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Protest Culture: The best lesson that you’ll learn in your time at Delhi University

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A true democracy is where everyone is equal. The one who sits on the chair and the one who stands below have equal rights and powers. This equality comes when everyone has the right to question those in power. This makes the authority accountable to people and also allows those who don’t hold any position of power demand the rights guaranteed to them by the Constitution. In the Indian scenario, where questioning elders is deemed as disrespect, a majority of the country never learns this art of critical thinking which is essential for the soul of every democracy to survive on.

The University of Delhi (DU) is considered as one of the most politically active campuses in the country. Every other day, you can find a protest, gathering or a rally for various reasons in its north campus. This protest culture of the University offers a lot to learn from the students. These protests not only gather support for various demands but also become an important chapter in your learning process. It teaches you how to question authority and how to register dissent in person or as a community. This lesson further helps you to speak your mind and share your thoughts without any fear of authority.  Regardless of the immediate goal at hand, be it high hostel fees or poor infrastructure, it trains you to be proactive against larger issues throughout your life.

These protests also instil in you the courage to fight and the resilience to survive opposition from systemic forces. Many a time, people face oppression because the victim either lacks the courage or the knowledge required to speak up. This courage won’t just help you grow as a leader but also helps you in articulating your opinions on public platforms. Be it in corporate boardrooms or political meetings, courageous leaders are the need of the hour today. Given the history of the University, some student protesters such as Arun Jaitley and Shashi Tharoor have grown up to become senior politicians in the country. The ability to stand up for what you believe in determines your position in the society.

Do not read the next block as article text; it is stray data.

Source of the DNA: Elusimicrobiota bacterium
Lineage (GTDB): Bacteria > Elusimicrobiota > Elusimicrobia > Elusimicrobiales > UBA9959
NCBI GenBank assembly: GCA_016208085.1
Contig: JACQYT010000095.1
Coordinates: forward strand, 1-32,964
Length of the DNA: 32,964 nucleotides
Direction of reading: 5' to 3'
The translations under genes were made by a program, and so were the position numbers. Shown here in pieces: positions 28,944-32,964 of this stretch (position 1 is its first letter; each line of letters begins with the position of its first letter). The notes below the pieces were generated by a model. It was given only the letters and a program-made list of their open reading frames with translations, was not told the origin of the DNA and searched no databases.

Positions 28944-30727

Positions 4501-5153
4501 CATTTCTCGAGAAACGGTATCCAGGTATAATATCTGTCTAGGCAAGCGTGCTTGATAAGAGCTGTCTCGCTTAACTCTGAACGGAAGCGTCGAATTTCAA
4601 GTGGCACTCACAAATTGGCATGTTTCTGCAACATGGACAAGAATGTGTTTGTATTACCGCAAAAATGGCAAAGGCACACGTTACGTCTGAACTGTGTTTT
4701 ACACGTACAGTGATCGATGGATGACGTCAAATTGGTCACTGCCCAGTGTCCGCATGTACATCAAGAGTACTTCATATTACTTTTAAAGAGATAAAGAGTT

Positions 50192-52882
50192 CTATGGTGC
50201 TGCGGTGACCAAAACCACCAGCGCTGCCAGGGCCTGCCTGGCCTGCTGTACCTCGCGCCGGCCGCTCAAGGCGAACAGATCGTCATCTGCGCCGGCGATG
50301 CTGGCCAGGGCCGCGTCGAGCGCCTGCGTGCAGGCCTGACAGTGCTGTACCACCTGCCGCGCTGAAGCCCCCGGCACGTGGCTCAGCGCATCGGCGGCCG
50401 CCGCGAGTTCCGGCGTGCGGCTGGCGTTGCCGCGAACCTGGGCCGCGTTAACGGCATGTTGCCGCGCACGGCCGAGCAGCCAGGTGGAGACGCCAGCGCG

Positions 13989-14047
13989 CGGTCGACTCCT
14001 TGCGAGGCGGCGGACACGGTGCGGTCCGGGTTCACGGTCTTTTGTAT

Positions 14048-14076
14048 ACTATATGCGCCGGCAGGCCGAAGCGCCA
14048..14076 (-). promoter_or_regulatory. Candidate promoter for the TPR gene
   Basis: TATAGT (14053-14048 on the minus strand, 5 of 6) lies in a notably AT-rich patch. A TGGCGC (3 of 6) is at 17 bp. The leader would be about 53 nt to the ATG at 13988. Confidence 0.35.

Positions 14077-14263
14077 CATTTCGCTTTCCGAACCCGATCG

Be it the case of adhocism of teachers, a fake encounter in a Naxalite area or the plight of Syrian refugees, every major injustice, be it local or global is highlighted through protests in the University.

Today, as incumbent governments across countries are cracking down on dissent and vilifying the protest culture as ‘anti-national’, the time requires you to learn how to protest more than ever before. The next time you see a protest or find an invitation regarding something you feel strongly about, make it a point to participate. By staying silent or avoiding protests you are killing someone who is most important to your future, the leader inside you.


Srivedant Kar

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Srivedant Kar is the associate editor of DU Beat. A journalism student at Cluster Innovation Centre, he spends more time thinking about tomorrow than today. Having interned with United Nations, he is an avid reader, fierce debater, poet and religious follower of politics who aspires to be a diplomat some day.

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